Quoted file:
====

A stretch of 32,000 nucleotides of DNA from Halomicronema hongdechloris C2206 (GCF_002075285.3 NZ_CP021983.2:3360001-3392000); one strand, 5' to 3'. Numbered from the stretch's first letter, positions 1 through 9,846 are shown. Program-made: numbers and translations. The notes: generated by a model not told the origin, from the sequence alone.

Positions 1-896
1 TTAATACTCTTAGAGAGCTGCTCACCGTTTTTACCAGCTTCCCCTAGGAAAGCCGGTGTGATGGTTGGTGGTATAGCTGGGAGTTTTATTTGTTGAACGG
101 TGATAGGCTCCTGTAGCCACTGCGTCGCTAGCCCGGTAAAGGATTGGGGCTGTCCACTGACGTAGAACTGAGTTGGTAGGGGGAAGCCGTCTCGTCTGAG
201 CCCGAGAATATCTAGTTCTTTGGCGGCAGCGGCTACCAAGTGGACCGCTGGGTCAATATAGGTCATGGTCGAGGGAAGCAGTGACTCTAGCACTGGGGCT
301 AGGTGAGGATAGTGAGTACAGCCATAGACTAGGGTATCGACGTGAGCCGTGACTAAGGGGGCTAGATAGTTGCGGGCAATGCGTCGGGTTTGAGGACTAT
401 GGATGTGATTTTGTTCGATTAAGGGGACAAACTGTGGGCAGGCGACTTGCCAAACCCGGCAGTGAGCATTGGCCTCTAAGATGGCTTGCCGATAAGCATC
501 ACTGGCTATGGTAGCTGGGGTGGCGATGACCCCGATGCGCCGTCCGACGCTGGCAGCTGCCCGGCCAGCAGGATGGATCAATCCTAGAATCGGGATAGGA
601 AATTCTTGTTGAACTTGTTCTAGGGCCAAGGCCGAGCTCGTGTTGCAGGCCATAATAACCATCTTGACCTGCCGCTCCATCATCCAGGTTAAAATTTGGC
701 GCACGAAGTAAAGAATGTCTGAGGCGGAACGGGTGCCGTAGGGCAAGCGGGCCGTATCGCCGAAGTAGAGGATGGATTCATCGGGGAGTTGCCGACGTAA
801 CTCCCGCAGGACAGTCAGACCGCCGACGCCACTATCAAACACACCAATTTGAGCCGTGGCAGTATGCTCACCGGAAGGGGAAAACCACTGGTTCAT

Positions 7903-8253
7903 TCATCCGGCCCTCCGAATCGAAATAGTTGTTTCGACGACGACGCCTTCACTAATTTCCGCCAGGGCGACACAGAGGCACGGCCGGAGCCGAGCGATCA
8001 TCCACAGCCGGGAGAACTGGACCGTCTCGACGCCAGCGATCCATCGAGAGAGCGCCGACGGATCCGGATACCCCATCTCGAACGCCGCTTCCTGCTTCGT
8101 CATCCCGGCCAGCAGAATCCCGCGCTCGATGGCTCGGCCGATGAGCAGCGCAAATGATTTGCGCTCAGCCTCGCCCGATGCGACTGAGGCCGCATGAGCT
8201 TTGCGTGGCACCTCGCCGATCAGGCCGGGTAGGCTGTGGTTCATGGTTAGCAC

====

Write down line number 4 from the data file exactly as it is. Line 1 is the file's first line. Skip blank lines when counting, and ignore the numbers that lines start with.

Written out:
101 TGATAGGCTCCTGTAGCCACTGCGTCGCTAGCCCGGTAAAGGATTGGGGCTGTCCACTGACGTAGAACTGAGTTGGTAGGGGGAAGCCGTCTCGTCTGAG